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Cockburn Town, Grand Turk, Turks and Caicos Islands — Caribbean Region (Atlantic Ocean)
 

Trouvadore Shipwreck

 
 
Trouvadore Shipwreck Marker image. Click for full size.
By Mike Stroud, 2011
1. Trouvadore Shipwreck Marker
Inscription. In 1841 a Brigantine ship sailing under Spanish papers left Africa with an illegal cargo of 193 Africans. The ship was the Trouvadore and it was sailing for Cuba, where the Africans were to be enslaved and put to work on sugar plantations. Slavery was illegal in the British Empire at that time, and the British Navy would have to capture the illegal slave ship if it encountered her.

Fortunately for the Africans, after a month at sea, the Trouvadore wrecked off the Caicos Bank. One of the first locals on the scene of the sunken ship, Mr. Stevenson, was offered a bribe by the Spanish captain to take the crew and slaves to Cuba. Instead, Mr. Stevenson delayed the captain so that authorities from Grand Turk could detach two ships and 17 soldiers to pick up the survivors.

The ship's crew was imprisoned in Grand Turk, and the Africans were temporarily placed inside the crowded prison. After debating options, the local authorities decided to free the Africans into the local community. Of the 192 surving Africans, 168 were released onto Grand Turk and Salt Cay. The church was to teach them to speak English and to be Christians.

It is thought that the remaining 24 Africans may have been located on Middle Caicos or South Caicos. It is thought that most Turks Islanders today are partly descended from these freed
Trouvadore Shipwreck Marker image. Click for full size.
By Mike Stroud, February 11, 2011
2. Trouvadore Shipwreck Marker
Africans who integrated into local society.
 
Location. 21° 30.729′ N, 71° 7.998′ W. Marker is in Cockburn Town, Grand Turk. Marker is on Lighthouse Road, on the right. Touch for map. Located at northern terminus of Lighthouse Road at Lookout Point . Marker is in this post office area: Cockburn Town, Grand Turk 00109-9000, Turks and Caicos Islands.
 
Other nearby markers. At least 8 other markers are within 5 kilometers of this marker, measured as the crow flies. The Northeast Reef (within shouting distance of this marker); Grand Turk: The Original Columbus Landfall ? (within shouting distance of this marker); U.S. Naval Facility (within shouting distance of this marker); Horatio Nelson Lookout Point (within shouting distance of this marker); Grand Turk Historic Lighthouse (within shouting distance of this marker); Lighthouse Keeper's Residence & Bermuda Kitchen (within shouting distance of this marker); a different marker also named Grand Turk Historic Lighthouse (about 90 meters away, measured in a direct line); Miramar (approx. 4.7 kilometers away). Touch for a list and map of all markers in Cockburn Town.
 
Regarding Trouvadore Shipwreck. Originally the brigantine was a small ship carrying both oars and sails. It was a favorite of Mediterranean pirates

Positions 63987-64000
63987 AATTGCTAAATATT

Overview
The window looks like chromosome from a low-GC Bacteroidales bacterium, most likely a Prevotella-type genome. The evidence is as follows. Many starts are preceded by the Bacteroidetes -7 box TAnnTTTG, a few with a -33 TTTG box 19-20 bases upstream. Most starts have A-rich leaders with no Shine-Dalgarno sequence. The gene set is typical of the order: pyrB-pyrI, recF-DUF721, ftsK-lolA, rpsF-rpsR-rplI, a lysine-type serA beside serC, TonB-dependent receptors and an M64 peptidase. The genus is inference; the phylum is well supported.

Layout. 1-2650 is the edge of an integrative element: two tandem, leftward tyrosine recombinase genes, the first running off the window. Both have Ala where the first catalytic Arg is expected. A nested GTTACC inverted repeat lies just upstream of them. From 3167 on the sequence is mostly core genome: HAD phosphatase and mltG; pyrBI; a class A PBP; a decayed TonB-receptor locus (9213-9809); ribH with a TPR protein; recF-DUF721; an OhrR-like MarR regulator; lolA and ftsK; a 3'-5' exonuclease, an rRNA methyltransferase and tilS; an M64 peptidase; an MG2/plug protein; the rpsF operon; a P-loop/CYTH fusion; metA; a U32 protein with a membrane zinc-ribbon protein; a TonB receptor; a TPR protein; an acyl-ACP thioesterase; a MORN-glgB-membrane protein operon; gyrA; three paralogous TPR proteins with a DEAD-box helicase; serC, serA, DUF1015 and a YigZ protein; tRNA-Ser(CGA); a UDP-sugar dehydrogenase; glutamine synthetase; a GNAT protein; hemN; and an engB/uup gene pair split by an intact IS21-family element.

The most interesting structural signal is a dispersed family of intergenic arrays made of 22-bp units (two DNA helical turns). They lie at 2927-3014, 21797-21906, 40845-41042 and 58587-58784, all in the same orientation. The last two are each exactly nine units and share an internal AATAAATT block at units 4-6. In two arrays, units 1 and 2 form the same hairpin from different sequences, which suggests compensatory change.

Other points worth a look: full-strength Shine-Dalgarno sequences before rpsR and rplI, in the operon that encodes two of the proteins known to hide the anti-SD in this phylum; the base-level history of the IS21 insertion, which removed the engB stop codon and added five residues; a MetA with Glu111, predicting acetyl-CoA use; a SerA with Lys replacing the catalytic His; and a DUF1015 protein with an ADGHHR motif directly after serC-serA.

Also see . . .
Trouvadore Shipwreck Marker image. Click for full size.
By Mike Stroud, February 11, 2011
3. Trouvadore Shipwreck Marker

1. The Trouvadore was a Spanish slave ship , Wikipedia entry. The Authorities dispatched British soldiers to secure the crew and bring all back to Grand Turk whilst a decision was made on their future. Residents from Middle Caicos had disarmed the Spanish crew so when Lt. Fitzgerald arrived with his men there was no need for force. The ships crew were arrested. East Caicos was a large deserted Island in 1841. The initial assistance came from residents from the neighbouring Island of Middle Caicos, who also got news of the wrecking to the authorities on the Island of Grand Turk, the political capital of the Turks and Caicos (Submitted on March 9, 2011, by Mike Stroud of Bluffton, South Carolina.) 

2. NOAA-Supported Mission Discovers Historic Shipwreck Off Turks and Caicos Islands. November 25, 2008- Maritime archaeologists today announced they have recently identified the wreck of the historic slave ship Trouvadore off the coast of East Caicos in the Turks and Caicos Islands. NOA (Submitted on March 9, 2011, by Mike Stroud of Bluffton, South Carolina.) 

3. Turks and Caicos Weekly News. Slave ship Trouvadore officially identified MARINE archaeologists have officially verified that the remains of a wooden ship wrecked off East Caicos during the 19th century are part of Spanish slave ship Trouvadore. (Submitted on March 9, 2011, by Mike Stroud of Bluffton, South Carolina.) 
 
Categories. Notable Events
 
 
Credits. This page was last revised on June 16, 2016. This page originally submitted on March 9, 2011, by Mike Stroud of Bluffton, South Carolina. This page has been viewed 747 times since then and 14 times this year. Photos:   1, 2, 3. submitted on March 9, 2011, by Mike Stroud of Bluffton, South Carolina.
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